1                    4                                |--Parallelism(Repartition Streams, RoundRobin Partitioning)                                                                                                                                      1           5           4           Parallelism                    Repartition Streams            NULL                                                                                                                                                                     NULL                                                                                                                                  1             0             0,02850215    15          6,396891         [DSSCTest].[dbo].[t_ImplConversions2].[c2]                                                                                                                                        NULL     PLAN_ROW                                                         1        1

1                    4                                |    |--Index Scan(OBJECT:([DSSCTest].[dbo].[t_ImplConversions2].[y]),  WHERE:(CONVERT_IMPLICIT(nchar(8),[DSSCTest].[dbo].[t_ImplConversions2].[c2],0)=N'10000009'))                              1           6           5           Index Scan                     Index Scan                     OBJECT:([DSSCTest].[dbo].[t_ImplConversions2].[y]),  WHERE:(CONVERT_IMPLICIT(nchar(8),[DSSCTest].[dbo].[t_ImplConversions2].[c2],0)=N'10000009')                         [DSSCTest].[dbo].[t_ImplConversions2].[c2]                                                                                            1             3,84831       1,650079      15          5,498389         [DSSCTest].[dbo].[t_ImplConversions2].[c2]                                                                                                                                        NULL     PLAN_ROW                                                         1        1

1                    1                                |--Clustered Index Seek(OBJECT:([DSSCTest].[dbo].[t_ImplConversions2].[x]), SEEK:([DSSCTest].[dbo].[t_ImplConversions2].[c2]=[DSSCTest].[dbo].[t_ImplConversions2].[c2]) LOOKUP ORDERED FORWARD)  1           8           4           Clustered Index Seek           Clustered Index Seek           OBJECT:([DSSCTest].[dbo].[t_ImplConversions2].[x]), SEEK:([DSSCTest].[dbo].[t_ImplConversions2].[c2]=[DSSCTest].[dbo].[t_ImplConversions2].[c2]) LOOKUP ORDERED FORWARD  [DSSCTest].[dbo].[t_ImplConversions2].[c1], [DSSCTest].[dbo].[t_ImplConversions2].[c2_1], [DSSCTest].[dbo].[t_ImplConversions2].[c3]  1             0,003125      0,0001581     27          0,0032831        [DSSCTest].[dbo].[t_ImplConversions2].[c1], [DSSCTest].[dbo].[t_ImplConversions2].[c2_1], [DSSCTest].[dbo].[t_ImplConversions2].[c3]                                              NULL     PLAN_ROW                                                         1        1

But it still took the engine ( 1 quad core proc )   :

SQL Server Execution Times:

  CPU time = 3765 ms,  elapsed time = 962 ms.

April 29, 2009 5:57 AM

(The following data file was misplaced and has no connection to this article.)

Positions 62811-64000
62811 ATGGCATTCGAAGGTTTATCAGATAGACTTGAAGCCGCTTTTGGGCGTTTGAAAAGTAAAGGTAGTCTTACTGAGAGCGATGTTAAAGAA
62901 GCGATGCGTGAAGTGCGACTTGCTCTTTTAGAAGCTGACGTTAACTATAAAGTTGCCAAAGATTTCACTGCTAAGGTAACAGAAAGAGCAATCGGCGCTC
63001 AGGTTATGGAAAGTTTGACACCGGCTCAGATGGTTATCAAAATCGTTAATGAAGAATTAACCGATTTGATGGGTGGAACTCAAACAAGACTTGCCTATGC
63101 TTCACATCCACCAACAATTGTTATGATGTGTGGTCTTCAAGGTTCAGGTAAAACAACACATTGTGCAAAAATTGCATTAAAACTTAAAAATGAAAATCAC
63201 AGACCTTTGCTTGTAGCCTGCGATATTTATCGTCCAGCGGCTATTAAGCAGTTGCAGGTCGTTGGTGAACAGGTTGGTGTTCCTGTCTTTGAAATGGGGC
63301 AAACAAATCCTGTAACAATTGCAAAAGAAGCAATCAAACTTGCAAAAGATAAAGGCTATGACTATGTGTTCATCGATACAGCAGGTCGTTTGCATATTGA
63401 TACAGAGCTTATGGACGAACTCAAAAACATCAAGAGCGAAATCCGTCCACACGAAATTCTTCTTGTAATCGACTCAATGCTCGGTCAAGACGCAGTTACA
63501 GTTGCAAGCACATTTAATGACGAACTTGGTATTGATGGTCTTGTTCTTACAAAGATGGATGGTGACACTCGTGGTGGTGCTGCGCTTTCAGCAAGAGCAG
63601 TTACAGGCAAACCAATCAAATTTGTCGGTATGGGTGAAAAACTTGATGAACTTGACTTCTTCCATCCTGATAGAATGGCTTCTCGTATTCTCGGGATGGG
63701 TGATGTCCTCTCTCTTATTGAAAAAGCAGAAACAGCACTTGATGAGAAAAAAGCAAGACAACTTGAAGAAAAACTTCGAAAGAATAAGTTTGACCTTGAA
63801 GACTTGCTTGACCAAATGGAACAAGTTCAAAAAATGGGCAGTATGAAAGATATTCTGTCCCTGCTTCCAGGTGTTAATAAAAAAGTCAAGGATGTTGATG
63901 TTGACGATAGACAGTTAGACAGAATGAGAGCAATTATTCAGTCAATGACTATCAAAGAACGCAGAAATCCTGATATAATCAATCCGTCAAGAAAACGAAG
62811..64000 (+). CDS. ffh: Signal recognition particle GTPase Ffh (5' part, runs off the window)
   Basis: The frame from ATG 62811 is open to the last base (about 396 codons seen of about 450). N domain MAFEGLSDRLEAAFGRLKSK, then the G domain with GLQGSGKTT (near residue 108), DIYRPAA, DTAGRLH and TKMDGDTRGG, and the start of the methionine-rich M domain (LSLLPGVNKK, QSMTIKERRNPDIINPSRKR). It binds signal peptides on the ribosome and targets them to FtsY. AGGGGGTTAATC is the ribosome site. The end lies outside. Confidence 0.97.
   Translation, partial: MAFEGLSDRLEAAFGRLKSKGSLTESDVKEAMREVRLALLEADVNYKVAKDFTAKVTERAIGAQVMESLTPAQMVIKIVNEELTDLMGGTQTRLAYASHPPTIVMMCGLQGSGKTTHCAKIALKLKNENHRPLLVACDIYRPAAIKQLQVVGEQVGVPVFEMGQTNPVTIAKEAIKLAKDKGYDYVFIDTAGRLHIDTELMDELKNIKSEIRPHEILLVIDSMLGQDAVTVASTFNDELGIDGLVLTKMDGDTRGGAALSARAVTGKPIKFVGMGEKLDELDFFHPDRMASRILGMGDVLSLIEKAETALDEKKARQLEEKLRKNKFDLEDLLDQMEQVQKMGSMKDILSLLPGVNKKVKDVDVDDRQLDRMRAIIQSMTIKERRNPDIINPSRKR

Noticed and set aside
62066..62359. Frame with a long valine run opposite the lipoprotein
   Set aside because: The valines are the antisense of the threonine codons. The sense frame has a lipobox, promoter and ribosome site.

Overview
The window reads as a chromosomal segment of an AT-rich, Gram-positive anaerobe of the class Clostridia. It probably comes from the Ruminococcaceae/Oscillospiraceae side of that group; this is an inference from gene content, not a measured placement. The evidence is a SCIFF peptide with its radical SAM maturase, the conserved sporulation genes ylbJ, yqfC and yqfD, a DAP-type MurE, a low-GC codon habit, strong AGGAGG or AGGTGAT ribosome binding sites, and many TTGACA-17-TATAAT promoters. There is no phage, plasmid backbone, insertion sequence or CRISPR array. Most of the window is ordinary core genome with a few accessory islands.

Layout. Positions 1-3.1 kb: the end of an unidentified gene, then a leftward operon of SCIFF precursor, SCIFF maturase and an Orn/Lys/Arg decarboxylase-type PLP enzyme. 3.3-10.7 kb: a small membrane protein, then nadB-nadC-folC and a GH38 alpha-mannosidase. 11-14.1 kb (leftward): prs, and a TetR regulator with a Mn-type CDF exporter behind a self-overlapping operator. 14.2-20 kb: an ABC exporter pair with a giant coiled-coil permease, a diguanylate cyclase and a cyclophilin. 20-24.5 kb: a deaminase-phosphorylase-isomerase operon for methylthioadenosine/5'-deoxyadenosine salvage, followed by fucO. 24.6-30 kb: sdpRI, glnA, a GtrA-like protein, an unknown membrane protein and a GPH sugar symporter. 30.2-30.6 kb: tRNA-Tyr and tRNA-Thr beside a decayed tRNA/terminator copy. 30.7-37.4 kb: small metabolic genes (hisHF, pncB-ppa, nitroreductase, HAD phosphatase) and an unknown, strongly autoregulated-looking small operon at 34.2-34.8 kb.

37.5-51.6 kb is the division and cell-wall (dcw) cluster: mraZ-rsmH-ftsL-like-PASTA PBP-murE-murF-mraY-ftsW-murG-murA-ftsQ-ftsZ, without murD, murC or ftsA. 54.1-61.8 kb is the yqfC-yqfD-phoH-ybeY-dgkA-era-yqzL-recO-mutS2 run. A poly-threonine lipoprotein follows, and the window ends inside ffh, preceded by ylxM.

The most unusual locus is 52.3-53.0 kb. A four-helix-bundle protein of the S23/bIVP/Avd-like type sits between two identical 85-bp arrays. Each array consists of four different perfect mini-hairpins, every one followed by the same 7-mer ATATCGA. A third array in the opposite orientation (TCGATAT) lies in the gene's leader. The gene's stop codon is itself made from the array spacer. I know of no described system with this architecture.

Scott R. said:


Great post!  I agree we should all be more aware of data types used in comparisons and functions, especially where they may introduce unintended behaviors with unfavorable consequences.

Wouldn't it be great if SSMS IntelliSense could flag T-SQL clauses with potential type conversion issues (from feedback in the execution plan), and possibly provide supplemental messages for further description?  Some compilers do this for traditional programs - why not SSMS for T-SQL via the query optimizer (a query plan is a type of program).  Maybe it could be an option in SSMS (like setting a compiler flagging option).  Leverage our experience with meaningful feedback from the query optimizer that people of all experience levels can use and learn from.

It's nice to dream.  Perhaps a new Connect item?

Scott R.

April 29, 2009 7:13 AM

Paul White said:

Spot on.  Especially the GetRangeThroughConvert stuff - I admit I do try to avoid that turning up in plans - it makes me nervous somehow ;c)

The only implicit conversions I grudgingly accept are those done for correctness when dividing decimals in an intermediate step of a computation.  To illustrate:

declare @a dec(5,2), @b dec(5,2)

select top (1) @a = 123.45, @b = 123.34

select top (1) @a / @b as c into dbo.t

...column c has datatype decimal (13,8) - who knew?!


April 29, 2009 7:40 AM

TiborKaraszi said:

Interesting idea with the Intellisense thing, Scott. The information is available to the SQL parser so why not help us with this as well! Enter a connect item and I will vote. :-)

April 29, 2009 12:29 PM

Alexander Kuznetsov said:

To avoid such problems it would be nice to declare a variable of the same type as a column, like we do in Oracle. Something like this:


-- conversion or error here

SET @c=N'10000009'

-- types always match


April 29, 2009 1:32 PM

Martin Schmidt said:

@Paul White

Here is a link from Microsoft that explains the outcome of your little test -

So the mystery is not that big anymore

May 4, 2009 9:31 AM

Paul White said:


Thanks for the link - I had seen something like that before, maybe even in BOL - I forget.  

If you can keep all those rules for scale and precision in your head, my hat comes off to you :c)

I'm as big a fan as anyone of getting the types right - but those rules are just way too much effort!

But thanks again for the link - appreciated.


May 4, 2009 5:48 PM

Ian Stirk said:

By coincidence, the following article tackles the problem at its source:

The utility described in the article will allow you to quickly identify which columns have mismatched datatypes across tables in a database, correcting these will improve performance, integrity and maintainability



May 5, 2009 3:28 AM

The Rambling DBA: Jonathan Kehayias said:

Last year Tibor Karaszi posted a blog post titled Match Those Types that talked about implicit data type

January 8, 2010 12:54 PM